Ford v. Healthport Techs., LLC, No. 3:08-CV-208, 2008 U.S. Dist. LEXIS 90077 (E.D. Tenn. Aug. 21, 2008).
In this case, the Tennessee District Court remanded the action holding that CAFA’s thirty-day limitations period commenced when the Chancellor orally granted the plaintiffs’ motion to amend the complaint, not when the order memorializing the oral ruling was entered by the court.
A day before CAFA was enacted, Joseph Ford, an attorney, brought a class action in the chancery court of Tennessee, against two medical document reproduction companies, alleging that they over charged for copies of medical records. After the first round of removal, the District Court had remanded the action to chancery court because the defendants had failed to establish the requisite amount in controversy.
On August 16, 2007, the plaintiffs moved the chancery court for leave to file a second amended class action complaint, attaching a copy of the proposed amended pleading. The chancery court granted leave to amend in a ruling from the bench on April 4, 2008, and the Chancellor subsequently entered an order on April 22, 2008.
The defendants again removed this action on May 21, 2008, but the District Court remanded the action finding that the action was removed beyond the thirty day limitations period prescribed by 28 U.S.C. § 1446(b), and that the amendment related back to the original complaint.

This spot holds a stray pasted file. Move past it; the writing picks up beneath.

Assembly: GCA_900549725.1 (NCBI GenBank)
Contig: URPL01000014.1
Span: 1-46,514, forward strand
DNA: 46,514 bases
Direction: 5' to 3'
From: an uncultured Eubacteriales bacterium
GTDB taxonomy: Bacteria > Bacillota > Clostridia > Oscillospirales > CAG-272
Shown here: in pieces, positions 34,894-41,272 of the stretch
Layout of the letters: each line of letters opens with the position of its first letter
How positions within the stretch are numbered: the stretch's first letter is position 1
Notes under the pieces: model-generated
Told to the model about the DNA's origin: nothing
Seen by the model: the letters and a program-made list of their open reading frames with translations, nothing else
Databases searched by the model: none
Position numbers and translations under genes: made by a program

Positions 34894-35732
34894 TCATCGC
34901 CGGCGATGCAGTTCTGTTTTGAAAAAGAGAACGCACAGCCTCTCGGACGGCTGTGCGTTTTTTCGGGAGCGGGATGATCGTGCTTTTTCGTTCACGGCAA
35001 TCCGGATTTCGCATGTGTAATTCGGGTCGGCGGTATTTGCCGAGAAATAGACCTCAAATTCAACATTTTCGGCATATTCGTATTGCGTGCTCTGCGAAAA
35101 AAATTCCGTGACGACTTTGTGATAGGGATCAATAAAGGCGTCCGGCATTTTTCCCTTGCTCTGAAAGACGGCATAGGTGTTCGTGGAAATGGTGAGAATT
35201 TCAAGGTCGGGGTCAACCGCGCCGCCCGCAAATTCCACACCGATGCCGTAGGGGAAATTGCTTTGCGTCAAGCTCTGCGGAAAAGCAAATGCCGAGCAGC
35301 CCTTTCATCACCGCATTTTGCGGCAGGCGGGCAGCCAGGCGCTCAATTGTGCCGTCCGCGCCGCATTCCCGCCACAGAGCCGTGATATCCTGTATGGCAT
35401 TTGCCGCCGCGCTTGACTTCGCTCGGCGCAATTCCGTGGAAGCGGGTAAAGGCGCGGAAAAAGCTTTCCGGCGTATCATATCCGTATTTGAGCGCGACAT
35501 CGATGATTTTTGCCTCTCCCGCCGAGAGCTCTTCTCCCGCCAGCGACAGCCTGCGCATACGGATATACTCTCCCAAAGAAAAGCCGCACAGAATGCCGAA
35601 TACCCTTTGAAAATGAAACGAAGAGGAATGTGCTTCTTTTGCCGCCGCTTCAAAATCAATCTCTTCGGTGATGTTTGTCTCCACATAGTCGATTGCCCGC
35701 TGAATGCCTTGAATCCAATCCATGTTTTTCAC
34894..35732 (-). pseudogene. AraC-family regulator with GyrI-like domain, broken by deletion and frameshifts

In doing so, the District Court noted that under § 1446(b), a notice of removal may be filed within 30 days after receipt by the defendant, of a copy of an amended pleading, motion, order or other paper from which it may first be ascertained that the case is one which is or has become removable. Given the different stages in the statute, the District Court decided to determine whether the 30-day period began to run upon the receipt of the motion to amend the complaint, the granting of the motion by the chancery court, or the actual filing of the order memorializing the court’s oral ruling. The District Court maintained that the key for determining the date from which the removal clock began to run was when the defendants were able to ‘intelligently ascertain removability.’
The District Court first observed that the mere filing of the motion to amend without any ability to amend as a matter of right did not make the case removable because the possibility remained that the court might deny the motion.
The District Court next found that because the Chancellor’s oral ruling granting plaintiffs’ motion to amend gave the defendants the requisite information for removal, the time for removal under § 1446(b) commenced from that date and not when the order memorializing the oral ruling was entered by the court.
Finally, although the action was commenced pre-CAFA, and that § 1446(b) provides removal within one year if an amended complaint commences a new action after the effective date of CAFA, the District Court declined to extend the advantage of this statutory exception to the defendants. The District Court noted that the second amended complaint merely added two putative class members as named plaintiffs whose claims had been before the court since the action was commenced before CAFA came into force, and that their claims mirrored the claims of all other putative class members, thus it related back to the original complaint. The plaintiffs added no new claims in the second amended complaint and the amended pleading was based entirely on the same set of facts and the same wrong alleged in the original complaint.